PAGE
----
India’s structural food inflation problem

In August I wondered how many bad monsoons it’ll take for us to realize that we have to tackle food inflation by dealing with issues like irrigation, food storage, distribution, cold storage etc., and not tinkering with interest rates, but it seems that all we needed was a good monsoon to drive home the point.

As I read through the Second Quarter Review of Monetary Policy 2010 – 2011 by Dr. D Subbarao – the concern about inflation, specifically food inflation, and more specifically structural food inflation was quite apparent to me.

The primary food inflation itself has lowered from 21.4% in May 2010 to 15.7% in September 2010 (from very high to still quite high), but what is interesting about this is that the year on year rate in protein based food items such as pulses, milk, eggs, fish and meat still remained at 23.9% in September 2010. These items were at 34% in May 2010.

The report goes on to state that the inflation rate for the protein rich items has not moderated as much as you’d expect with a normal monsoon, and this is partly due to the changing consumption patterns, and “inadequate supply response”.

From the report:

Further, notwithstanding some moderation, food price inflation has remained persistently elevated for over a year now, reflecting in part the structural demand-supply mismatches in several commodities – besides protein sources, oilseeds and vegetables also show this pattern. Given the changing consumption patterns and as yet inadequate supply response, food price inflation is becoming increasingly structural in nature. Further, even as non-food manufacturing inflation has indeed moderated, it still remains above its medium-term trend.

This is quite serious coming from the RBI governor, and coupled with all the noises about opening up FDI in multi – brand retail, – I feel that Indians are finally going to get a glimpse of what shopping in Walmart feels like.

Opening up multi brand retail has always been a tricky issue because of the fear that hundreds of thousands of mom and pop stores will go out of business, and while I personally don’t subscribe to that view –  I can certainly understand where the apprehension is coming from.

A long time ago – as part of my summer training I worked for IFB – the washing machine company, and my boss there told me that when they first heard that the likes of LG and Samsung are coming to India – they were really worried that these giants will drive them out of business, and they’ll be on the roads, but they soon found out that they can compete and even outdo these businesses.

I am sure some of you will also remember the massive scare that computerization brought to the Indian public sector and how everyone was worried that the computer will replace them and they’ll lose their jobs.

India has done well in cautiously opening up it’s economy, and assimilating with the global economy better, and in a world where Venkateshwara Hatcheries buys a European football team – we should be more confident about our abilities, — all the more so when we desperately need the cold storage infrastructure and other expertise that will help us prevent the wastage of lakhs of tons of foodgrains and help us move up from a pathetic rank of 67 out of 85 countries in the Global Hunger Index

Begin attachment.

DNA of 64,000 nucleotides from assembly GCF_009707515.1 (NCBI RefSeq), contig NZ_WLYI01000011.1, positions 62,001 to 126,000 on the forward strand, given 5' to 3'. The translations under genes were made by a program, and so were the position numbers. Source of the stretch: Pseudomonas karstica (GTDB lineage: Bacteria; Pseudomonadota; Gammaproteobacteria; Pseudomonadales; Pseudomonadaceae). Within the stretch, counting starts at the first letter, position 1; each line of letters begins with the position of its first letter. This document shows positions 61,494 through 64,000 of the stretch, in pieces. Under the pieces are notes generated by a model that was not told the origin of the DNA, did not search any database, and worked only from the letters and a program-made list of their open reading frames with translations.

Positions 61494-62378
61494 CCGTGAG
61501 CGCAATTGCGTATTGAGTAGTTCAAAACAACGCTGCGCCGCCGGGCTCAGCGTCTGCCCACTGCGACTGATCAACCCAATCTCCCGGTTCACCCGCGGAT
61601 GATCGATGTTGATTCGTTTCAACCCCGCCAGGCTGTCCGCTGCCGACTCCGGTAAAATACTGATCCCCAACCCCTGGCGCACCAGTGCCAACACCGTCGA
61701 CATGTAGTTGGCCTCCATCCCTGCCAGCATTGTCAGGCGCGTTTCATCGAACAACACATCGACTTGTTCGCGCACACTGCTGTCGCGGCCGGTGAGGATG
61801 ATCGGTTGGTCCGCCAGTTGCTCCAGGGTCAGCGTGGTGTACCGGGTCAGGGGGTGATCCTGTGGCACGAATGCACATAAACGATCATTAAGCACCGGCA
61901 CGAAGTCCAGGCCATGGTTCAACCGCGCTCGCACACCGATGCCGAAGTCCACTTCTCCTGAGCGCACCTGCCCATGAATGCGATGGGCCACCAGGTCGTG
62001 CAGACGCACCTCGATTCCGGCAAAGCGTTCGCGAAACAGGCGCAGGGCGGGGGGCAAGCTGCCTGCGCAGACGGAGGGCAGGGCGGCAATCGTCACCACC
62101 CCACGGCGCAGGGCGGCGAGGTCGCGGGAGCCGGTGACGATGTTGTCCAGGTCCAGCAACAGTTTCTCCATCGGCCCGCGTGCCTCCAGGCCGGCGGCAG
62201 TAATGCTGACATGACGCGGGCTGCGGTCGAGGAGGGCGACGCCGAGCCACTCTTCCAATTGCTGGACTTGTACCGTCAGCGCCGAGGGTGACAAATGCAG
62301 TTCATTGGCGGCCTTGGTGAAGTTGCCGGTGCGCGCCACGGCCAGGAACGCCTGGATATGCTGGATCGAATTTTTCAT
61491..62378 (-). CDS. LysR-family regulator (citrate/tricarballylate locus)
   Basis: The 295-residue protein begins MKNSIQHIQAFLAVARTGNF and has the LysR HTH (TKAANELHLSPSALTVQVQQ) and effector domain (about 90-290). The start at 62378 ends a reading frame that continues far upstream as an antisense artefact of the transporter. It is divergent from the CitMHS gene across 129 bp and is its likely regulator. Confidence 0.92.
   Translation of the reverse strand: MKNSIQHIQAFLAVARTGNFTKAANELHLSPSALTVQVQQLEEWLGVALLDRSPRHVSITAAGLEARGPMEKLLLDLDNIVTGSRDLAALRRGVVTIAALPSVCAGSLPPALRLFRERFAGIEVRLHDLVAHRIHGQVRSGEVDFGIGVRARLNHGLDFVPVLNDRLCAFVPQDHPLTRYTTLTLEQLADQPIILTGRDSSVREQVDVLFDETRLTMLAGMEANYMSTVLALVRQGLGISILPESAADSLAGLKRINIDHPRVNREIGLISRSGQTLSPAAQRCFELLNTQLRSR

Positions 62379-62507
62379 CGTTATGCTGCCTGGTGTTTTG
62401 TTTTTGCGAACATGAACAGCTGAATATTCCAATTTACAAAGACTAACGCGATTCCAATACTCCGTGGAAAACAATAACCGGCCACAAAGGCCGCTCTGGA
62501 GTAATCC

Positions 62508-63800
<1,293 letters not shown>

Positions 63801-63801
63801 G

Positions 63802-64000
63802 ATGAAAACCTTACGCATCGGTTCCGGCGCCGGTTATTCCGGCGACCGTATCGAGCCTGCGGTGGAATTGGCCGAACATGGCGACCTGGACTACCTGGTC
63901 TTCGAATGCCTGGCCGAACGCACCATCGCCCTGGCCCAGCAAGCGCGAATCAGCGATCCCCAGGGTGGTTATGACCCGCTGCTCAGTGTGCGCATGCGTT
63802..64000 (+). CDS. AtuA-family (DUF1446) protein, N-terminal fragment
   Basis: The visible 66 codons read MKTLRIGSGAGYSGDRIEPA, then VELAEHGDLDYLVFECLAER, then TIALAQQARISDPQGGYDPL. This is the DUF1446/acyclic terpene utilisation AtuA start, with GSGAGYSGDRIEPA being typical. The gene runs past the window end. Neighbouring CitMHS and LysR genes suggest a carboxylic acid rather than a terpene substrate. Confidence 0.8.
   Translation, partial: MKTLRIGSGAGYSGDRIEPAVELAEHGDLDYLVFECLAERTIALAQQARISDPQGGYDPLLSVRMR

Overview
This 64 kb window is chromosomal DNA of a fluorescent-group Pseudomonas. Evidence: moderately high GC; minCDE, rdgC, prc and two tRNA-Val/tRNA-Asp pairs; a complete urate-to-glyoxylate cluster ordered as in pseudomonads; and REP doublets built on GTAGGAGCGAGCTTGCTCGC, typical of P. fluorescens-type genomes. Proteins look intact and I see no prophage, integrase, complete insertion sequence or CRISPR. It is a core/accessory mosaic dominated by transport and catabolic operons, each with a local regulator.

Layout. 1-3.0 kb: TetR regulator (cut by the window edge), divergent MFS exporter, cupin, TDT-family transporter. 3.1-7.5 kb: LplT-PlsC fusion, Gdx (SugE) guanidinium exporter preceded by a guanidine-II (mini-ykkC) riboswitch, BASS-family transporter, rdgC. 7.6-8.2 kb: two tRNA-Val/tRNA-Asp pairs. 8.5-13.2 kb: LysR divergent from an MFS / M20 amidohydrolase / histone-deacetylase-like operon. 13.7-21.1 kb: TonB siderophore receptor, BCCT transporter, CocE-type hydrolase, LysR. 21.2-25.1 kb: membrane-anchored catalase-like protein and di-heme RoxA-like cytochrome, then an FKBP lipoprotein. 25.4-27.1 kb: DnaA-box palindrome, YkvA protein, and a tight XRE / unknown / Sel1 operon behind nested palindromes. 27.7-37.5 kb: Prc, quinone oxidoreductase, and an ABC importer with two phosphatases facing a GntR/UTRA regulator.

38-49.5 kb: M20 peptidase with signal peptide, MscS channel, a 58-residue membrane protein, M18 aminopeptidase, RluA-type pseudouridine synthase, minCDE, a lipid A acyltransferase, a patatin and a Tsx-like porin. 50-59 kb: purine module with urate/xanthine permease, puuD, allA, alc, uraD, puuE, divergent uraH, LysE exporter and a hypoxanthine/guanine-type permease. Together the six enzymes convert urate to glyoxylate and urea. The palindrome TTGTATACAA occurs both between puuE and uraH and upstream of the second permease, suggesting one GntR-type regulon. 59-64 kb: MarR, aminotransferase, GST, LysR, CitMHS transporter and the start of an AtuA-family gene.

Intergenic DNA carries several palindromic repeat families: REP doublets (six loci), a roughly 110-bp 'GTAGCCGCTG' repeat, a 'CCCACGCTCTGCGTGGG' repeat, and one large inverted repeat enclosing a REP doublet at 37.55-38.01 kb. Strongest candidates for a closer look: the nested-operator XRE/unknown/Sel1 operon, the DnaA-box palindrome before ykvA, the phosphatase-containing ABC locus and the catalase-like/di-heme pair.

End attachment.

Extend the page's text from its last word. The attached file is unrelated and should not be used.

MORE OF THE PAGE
5 thoughts on “India’s structural food inflation problem”

  1. Hi,

    See inflation is a phenomena it cannot be controlled by say building irrigation project or cold storage etc. Inflation should be in comfort range i.e. it cannot be 5% or 8% or any specific number for that matter may be sometimes 10% inflation is also good. Inflation primarily is a function of money supply and by tinkering short term interest rates RBI tries to bring it in a comfortable range. Actually no body should tell market as to what to do just because you are looking at some historical number which you are comparing to last year this date (simply means inflation). US’s Paul Volcker tried it in 1980’s and they paid for it. Japan in 1990’s and they are paying for it.

    So RBI knows Cost and Benefits of its action & I think every time they do a fantastic job.

    1. Thanks for your comment Niranjan, and I absolutely agree that RBI is doing a great job! With respect to food inflation – the aggregate demand for high protein food sources and others has increased in the past few years due the general increase in income levels, and though last year we saw a bad monsoon which acted to choke supply, this year even though the monsoon has been good the prices have not moderated because the demand itself has increased. So in my view – if we can increase the supply by reducing wastage or increasing productivity we will see supply increase to match that increased demand, and will see food inflation down because of more reasonable demand – supply levels.

      That would also help bringing the target inflation more in line with RBI’s comfort zone or target which is what you touch upon also.

  2. Hey! Congrats on the great article.
    We have a very common view of financial matters in general. You, like me, strip down issues to the core, and look for genuine long-term solutions.
    I had like to have a chat over the phone and am hoping to make an acquaintance, if you are fine with it.
    Please leave me your no. in my email if you are interested, and i will get back to you.

    Parth Patel.

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